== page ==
An emergency meeting between the City of San Diego and the La Jolla Shores business owners was held Oct. 25 in front of Piatti restaurant in The Shores, to talk about an element of the construction project along Avenida de la Playa that needs to be redone.
Certain projects completed during the ongoing three-year underground sewer and water infrastructure replacement, for one reason or another need to be repeated.
One of them is the installation of a bio-filter box under the intersection of Avenida de la Playa and El Paseo Grande that became overloaded during a storm in January and flooded the street and a handful of businesses. To remedy the situation, the box will be removed and the affected intersection will likely be shut down during November and December.
City of San Diego senior engineer Steve Lindsay explained, “As part of the overall project, crews took out a section of pipe and put in a bio-filter box to remove pollutions such as oils, trash and the like. The problem is, they put it right in line with the pipe, which made the pipe hydraulically inefficient. So there was a huge build-up of pressure during a storm … and it blew apart the structure.”
The bio-filter box installation is required under the City’s storm-water treatment guidelines, which especially apply to La Jolla Shores because it is an Area of Special Biological Significance.
“Our goal is to take the bio-filter box out and replace it with pipe,” Lindsay said. “A new box will be installed under La Jolla Shores Drive, which will be better able to handle it, but engineers have not told me exactly where yet.”
To provide adequate room for the removal and installation of piping, about 90 feet of Avenida de la Playa (at El Paseo Grande) would be closed down starting the second week of November. “We want to get it done while we have clear weather and an opening in the schedule,” Lindsay said. Construction in The Shores is not permitted during the summer construction moratorium of Memorial Day (in May) to Labor Day (in September), and crews hope to avoid any weather delays should it rain.
“I don’t know what kind of rain events we are going to get this year. We could have a very wet winter and I need every available day to get this built,” he said. “This is something we can start right now because we have the plans for it right now.”
Additional urgency comes from the fact that the current bio-filter box is “very unstable,” he said. “Water is going to shoot out if we get any pressure from a storm. We need to get this system replaced as soon as possible.”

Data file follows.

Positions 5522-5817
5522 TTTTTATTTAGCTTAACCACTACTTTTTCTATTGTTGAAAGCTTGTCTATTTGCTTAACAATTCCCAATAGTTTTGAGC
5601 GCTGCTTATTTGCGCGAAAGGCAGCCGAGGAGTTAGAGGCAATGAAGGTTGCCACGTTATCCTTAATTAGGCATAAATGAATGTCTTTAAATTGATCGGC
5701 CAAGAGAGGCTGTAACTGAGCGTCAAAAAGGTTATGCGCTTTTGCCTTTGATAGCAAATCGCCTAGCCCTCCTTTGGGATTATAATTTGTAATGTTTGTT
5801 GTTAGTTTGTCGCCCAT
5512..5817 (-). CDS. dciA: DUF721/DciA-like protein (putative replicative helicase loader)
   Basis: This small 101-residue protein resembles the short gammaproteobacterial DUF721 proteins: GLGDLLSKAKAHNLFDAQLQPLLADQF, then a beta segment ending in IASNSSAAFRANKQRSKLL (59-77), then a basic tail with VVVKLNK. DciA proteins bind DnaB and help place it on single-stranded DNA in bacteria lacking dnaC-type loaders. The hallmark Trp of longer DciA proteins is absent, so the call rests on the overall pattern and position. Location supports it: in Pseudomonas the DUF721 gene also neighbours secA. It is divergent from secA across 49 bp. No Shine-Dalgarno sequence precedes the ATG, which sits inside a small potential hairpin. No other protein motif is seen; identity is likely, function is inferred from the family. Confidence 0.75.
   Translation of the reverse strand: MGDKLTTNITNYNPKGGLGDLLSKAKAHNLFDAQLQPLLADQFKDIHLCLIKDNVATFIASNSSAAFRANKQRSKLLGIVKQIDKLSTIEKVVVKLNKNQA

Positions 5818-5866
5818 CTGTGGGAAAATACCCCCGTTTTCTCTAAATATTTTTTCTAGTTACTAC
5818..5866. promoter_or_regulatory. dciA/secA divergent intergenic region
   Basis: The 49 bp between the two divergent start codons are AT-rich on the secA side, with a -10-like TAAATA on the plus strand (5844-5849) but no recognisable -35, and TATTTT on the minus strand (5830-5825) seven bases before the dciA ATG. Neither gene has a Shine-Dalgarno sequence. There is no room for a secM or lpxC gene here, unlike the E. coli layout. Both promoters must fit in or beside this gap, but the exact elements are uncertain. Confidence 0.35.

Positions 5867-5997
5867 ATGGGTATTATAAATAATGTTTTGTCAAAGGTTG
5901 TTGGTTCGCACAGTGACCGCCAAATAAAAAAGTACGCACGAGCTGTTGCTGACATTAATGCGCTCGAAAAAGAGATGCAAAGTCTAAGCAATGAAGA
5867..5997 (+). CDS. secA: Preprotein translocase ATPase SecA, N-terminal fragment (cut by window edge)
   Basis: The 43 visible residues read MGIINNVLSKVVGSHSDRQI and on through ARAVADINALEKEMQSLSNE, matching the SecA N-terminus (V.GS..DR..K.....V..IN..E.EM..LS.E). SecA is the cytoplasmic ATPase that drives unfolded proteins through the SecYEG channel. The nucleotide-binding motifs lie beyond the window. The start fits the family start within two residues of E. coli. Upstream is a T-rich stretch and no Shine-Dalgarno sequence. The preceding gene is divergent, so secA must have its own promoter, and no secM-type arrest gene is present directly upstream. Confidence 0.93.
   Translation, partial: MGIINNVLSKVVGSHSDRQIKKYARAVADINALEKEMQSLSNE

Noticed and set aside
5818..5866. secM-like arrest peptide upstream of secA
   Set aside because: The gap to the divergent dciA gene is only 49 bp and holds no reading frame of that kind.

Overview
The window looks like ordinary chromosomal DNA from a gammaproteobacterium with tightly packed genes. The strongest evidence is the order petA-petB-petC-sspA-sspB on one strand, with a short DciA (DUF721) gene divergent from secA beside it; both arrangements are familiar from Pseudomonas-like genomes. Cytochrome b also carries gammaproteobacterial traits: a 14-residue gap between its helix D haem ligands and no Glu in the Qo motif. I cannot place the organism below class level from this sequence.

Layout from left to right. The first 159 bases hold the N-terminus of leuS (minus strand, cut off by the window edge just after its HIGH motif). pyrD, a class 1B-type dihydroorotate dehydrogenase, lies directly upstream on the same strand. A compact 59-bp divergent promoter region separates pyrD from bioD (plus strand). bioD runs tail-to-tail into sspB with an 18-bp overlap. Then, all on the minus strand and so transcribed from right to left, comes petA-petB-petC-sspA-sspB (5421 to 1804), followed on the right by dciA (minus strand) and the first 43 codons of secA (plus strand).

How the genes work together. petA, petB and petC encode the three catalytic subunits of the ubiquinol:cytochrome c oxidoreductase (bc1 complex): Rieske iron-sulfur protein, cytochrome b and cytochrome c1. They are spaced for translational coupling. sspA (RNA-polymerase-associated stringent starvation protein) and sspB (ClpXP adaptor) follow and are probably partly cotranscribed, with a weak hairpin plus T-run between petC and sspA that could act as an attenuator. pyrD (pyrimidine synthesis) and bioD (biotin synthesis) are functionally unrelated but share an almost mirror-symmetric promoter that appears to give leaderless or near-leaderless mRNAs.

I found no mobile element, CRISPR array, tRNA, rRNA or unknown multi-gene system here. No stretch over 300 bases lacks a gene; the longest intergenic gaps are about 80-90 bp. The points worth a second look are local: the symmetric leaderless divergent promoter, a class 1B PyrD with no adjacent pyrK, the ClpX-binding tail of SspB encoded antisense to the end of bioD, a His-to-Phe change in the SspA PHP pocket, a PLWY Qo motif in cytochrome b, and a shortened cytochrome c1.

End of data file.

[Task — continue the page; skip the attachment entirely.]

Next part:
However, area businesses that count on holiday parties and tourists who visit in the winter months hope the construction work can wait until January.
Trying their patience
“You are saying this is imperative now, it should have been imperative in January when the stupid thing overflowed and flooded,” said Piatti owner Tom Spano. “What am I supposed to tell those who have already booked their company parties or holiday parties?”
He asked why the replacement work did not take place in January, when the blowout occurred, or in September, after a summer that could have been spent drafting plans.
Lindsay responded that to avoid further repeat projects, crews are being scrupulous with their designs. He added if crews wait, and there is a storm like what occurred last year, “it could blow out this whole intersection. As the senior construction engineer, I cannot recommend we delay this work one day.”
Nonetheless, owners of adjacent businesses said they intend to petition the City and ask that work begin in January.
“It’s a rock-and-a-hard-place situation,” Spano opined.
“And we’re in the hard place,” added Ocean Girl owner Terry Kraszewski.
In addition to the bio-filter box replacement, the City also needs to re-install 15-foot box culverts under the two western-most blocks of Avenida de la Playa – also work that has already been complete.
The box culverts are square support systems that surround large pipes at the outfall structure that feeds to the beach. When they were installed in mid-2014, they were not sized and placed properly. As such, Lindsay said crews need to unearth and replace them, and the City will proceed with that work as soon as plans are released.
Taking stock of the situation
Work on the overall project began in Fall 2013, and has proceeded at every available opportunity since. While construction was expected to be complete last year, delays and incidences of redoing certain aspects of work postponed the end date to Memorial Day 2017.
The construction will likely be discussed at the La Jolla Shores Association meeting, 6:30 p.m. Wednesday, Nov. 9 at 8840 Biological Grade on Scripps Institution of Oceanography campus. ljsa.org